“This will result in the closure of an existing school within Canterbury/coastal area. The consequence of such a proposal would not only be hugely detrimental to the existing provisions but a fundamental misuse of taxpayers’ money.”

Echoing the petition’s suggestion that some grammars were admitting pupils who hadn’t passed the 11-plus, Mr Boyes added: “Within the Thanet, Canterbury and Faversham area there is no capacity issue for grammar provision if grammar schools are already taking children who have not passed the 11-plus exam.

“Therefore, the funding really should be reserved for areas of the country where there is a true shortage of places.”

Roger Gough, Kent County Council’s Cabinet Member for Children, Young People and Education, said: “Kent County Council is committed to ensuring there are enough suitable school places for all children and young people in Kent in the coming years.

“The latest version of the council’s Commissioning Plan for Education states that if new housing is delivered as expected over the next few years there will be a gradual need for more grammar school places in the Canterbury and Faversham area, which includes Herne Bay and Whitstable. The need for Year 7 places is expected to increase from 37 in 2019 to 133 by 2023.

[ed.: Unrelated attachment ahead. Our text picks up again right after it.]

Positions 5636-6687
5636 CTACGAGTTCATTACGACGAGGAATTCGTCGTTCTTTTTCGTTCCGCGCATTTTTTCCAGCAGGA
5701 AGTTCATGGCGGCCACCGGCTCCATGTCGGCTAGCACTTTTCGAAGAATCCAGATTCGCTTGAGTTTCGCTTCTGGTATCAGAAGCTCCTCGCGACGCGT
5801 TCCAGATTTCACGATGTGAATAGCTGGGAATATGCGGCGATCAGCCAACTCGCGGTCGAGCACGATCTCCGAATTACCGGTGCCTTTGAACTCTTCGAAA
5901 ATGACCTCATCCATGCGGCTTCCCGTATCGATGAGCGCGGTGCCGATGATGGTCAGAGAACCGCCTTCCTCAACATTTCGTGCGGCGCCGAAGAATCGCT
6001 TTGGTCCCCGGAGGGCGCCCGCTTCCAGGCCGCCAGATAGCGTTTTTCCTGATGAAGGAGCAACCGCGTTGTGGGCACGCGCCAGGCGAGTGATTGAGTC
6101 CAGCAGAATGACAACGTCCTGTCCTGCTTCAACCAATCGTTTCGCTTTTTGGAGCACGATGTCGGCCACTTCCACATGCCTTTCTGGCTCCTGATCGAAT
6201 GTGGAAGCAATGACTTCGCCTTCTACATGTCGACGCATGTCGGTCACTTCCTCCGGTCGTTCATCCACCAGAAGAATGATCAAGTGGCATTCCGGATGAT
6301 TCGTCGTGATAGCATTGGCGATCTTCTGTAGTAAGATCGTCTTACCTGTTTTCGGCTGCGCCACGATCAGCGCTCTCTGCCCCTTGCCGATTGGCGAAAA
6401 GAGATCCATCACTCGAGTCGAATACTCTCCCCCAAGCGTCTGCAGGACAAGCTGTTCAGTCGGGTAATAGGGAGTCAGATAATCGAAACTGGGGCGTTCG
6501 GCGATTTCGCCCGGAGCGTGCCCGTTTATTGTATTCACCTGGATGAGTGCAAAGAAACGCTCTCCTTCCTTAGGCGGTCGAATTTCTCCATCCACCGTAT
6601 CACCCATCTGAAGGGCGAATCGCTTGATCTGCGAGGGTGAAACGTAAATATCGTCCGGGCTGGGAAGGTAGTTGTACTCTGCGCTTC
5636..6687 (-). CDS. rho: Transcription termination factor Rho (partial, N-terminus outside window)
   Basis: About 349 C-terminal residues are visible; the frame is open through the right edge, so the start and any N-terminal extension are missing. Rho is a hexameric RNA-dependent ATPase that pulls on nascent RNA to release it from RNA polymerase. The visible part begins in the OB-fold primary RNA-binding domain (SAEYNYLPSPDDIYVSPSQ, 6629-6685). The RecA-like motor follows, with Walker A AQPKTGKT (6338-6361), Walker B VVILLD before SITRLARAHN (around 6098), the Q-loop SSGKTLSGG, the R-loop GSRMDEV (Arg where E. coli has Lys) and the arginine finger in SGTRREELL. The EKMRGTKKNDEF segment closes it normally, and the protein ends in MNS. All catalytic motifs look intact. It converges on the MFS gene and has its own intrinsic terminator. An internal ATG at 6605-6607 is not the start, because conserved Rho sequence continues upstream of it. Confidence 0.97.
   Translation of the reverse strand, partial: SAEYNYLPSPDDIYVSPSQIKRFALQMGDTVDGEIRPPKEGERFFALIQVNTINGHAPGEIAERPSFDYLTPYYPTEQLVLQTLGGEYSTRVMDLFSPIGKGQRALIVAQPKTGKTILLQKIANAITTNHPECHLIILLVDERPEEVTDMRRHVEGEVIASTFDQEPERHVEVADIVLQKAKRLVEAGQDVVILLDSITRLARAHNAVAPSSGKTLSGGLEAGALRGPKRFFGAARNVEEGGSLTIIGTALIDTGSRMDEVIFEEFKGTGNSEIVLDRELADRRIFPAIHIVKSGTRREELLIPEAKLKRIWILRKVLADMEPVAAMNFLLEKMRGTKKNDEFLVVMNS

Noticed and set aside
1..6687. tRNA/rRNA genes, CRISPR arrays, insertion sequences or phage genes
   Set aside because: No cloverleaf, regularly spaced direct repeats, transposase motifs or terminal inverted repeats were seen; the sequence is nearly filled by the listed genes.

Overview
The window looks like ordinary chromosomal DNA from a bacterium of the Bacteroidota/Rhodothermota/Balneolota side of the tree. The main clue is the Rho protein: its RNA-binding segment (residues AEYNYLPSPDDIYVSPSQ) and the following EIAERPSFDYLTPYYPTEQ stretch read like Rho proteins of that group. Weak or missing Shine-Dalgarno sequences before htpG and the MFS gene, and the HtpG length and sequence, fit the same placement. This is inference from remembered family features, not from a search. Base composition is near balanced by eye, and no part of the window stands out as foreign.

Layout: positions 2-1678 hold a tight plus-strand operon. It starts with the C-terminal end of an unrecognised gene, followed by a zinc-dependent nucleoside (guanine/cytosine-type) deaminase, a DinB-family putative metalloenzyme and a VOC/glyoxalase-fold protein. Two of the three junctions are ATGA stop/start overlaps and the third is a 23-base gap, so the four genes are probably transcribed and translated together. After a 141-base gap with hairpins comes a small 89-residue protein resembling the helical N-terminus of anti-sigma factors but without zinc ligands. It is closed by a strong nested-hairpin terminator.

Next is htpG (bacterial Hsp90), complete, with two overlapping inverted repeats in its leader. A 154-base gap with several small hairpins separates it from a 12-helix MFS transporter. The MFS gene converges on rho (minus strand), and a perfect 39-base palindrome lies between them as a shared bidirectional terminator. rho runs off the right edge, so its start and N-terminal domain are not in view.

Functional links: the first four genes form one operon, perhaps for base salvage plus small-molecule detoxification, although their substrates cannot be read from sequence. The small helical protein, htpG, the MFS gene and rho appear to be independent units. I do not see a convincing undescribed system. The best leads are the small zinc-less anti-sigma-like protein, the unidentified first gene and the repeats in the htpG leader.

“The preferred option for meeting this need would be to establish grammar provision in one of the coastal towns, in the form of a satellite of one of the existing grammar schools in the area.”

A council source explained that after consultation with their primary school headteachers, some pupils were admitted despite not having passed the entrance test, so they were not unfairly penalised for having an ‘off-day’ when they sat the exam